Think outside the big box for post-Thanksgiving shopping
It’s nearly impossible to get through Thanksgiving without some mention of the post-holiday shopping plans to prepare for Christmas. The day after Thanksgiving — or Black Friday — has been a traditional Christmas shopping day for over a century, though its incredible sales are a newer development.
Don’t forget Cyber Monday, Small Business Saturday, Giving Tuesday, Plaid Friday and Green Monday. Thanksgiving has even been called Gray Thursday, as the Black Friday sales have crept earlier and earlier, edging in on Thanksgiving Day itself. Some nicknames, such as Cyber Week and Black November, indicate just how far-reaching the sales are.
While these “holidays” are typically dominated by fairly large corporations, there’s been a trend in recent years to start recognizing small businesses. In a town like Holyoke, the “Shop Small” notion is more than a passing fad — it’s a way of life.
As director of the Holyoke Chamber of Commerce, Elizabeth Hutches has a more vested interest than most in the success of the many local small businesses. While it’s nice to see things like Plaid Friday and Small Business Saturday pop up, Hutches noted, “In a small community, we need to shop small year-round.”
That doesn’t mean people who live in Holyoke can’t get in on the post-Thanksgiving shopping action. It just might require a bit more thought and creativity.
The U.S. Small Business Administration defines a small business as “an independent business having fewer than 500 employees.” Without worrying too much about definitions, Hutches said that, to her, the “shop small” concept means staying as close to home as possible.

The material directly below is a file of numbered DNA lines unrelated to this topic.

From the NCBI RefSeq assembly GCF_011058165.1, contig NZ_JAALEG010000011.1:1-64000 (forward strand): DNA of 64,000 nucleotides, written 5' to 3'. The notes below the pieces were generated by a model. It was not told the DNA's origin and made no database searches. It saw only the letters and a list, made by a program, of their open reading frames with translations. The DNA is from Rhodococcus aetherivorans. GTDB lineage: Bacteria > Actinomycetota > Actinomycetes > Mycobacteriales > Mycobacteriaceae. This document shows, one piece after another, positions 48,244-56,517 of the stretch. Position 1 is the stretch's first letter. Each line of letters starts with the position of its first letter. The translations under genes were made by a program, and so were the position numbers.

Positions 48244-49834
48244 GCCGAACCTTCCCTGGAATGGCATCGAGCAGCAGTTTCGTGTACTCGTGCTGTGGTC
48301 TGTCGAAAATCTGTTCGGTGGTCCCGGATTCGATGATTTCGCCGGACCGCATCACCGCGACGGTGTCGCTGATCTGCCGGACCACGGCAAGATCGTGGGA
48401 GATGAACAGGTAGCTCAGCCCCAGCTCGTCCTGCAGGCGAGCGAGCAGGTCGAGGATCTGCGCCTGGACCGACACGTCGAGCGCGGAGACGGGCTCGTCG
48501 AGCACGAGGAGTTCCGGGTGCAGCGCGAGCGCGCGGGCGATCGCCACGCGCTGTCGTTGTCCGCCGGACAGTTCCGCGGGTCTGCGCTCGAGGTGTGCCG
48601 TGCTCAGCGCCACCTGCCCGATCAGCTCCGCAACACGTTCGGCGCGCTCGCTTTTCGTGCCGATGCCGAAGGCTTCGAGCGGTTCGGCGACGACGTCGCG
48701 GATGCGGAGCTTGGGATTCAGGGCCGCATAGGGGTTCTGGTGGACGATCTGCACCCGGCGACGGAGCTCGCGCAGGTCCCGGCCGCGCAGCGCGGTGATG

It certainly doesn’t take looking far to find Black Friday sales. Keep an eye on advertising at a local level to make sure such offers don’t fall through the cracks. In the spirit of Plaid Friday, make a commitment to do Nov. 24 shopping at a small business even if there isn’t a sale.
Same goes for Small Business Saturday. Though a long weekend makes travel to larger cities easy, those interested in supporting their local businesses might consider saving the time and gas money by shopping in their hometown. Hutches challenged shoppers to consider whether it’s really worth a drive to Sterling. It might mean a savings of 50 cents on a bag of dog food or a couple bucks on toilet paper, but that’s money that isn’t staying in the local economy.
Granted, some small businesses may be closed on the Friday or Saturday after Thanksgiving, but it’s worth considering shopping on a different day if it means keeping local businesses alive. “If you want services in your small town, you need to support them,” Hutches emphasized. If small businesses aren’t supported, residents may find a lengthy drive for essentials is no longer an option but a necessity.
Even on Cyber Monday, it’s possible to shop local. On sites like Etsy, shoppers can narrow their search to include only sellers from a specific town. Many distributors of multilevel marketing products have online portals for shopping. Some home-based businesses promote their products in Facebook groups, too. It’s not the traditional Cyber Monday people think of, but it’s a way to keep money in the community and to support a neighbor.
Any small-business owner would agree that there are challenges to staying afloat. According to the SBA, 78.5 percent of new establishments survive one year of business. After five years, only half will have survived, and in 10 years, that number falls to one-third.
Finally, when Giving Tuesday rolls around, giving to any charity is a generous gesture, but keep in mind that there are numerous local organizations that will put the money into their own community. Whether the desire is to support education, the arts, children, health care or something else, there are ways to give locally, as well as shop locally.
Although the National Retail Federation reports the average shopper spent $935.58 during last year’s holiday season (November and December), for small towns, shopping small is vital year-round.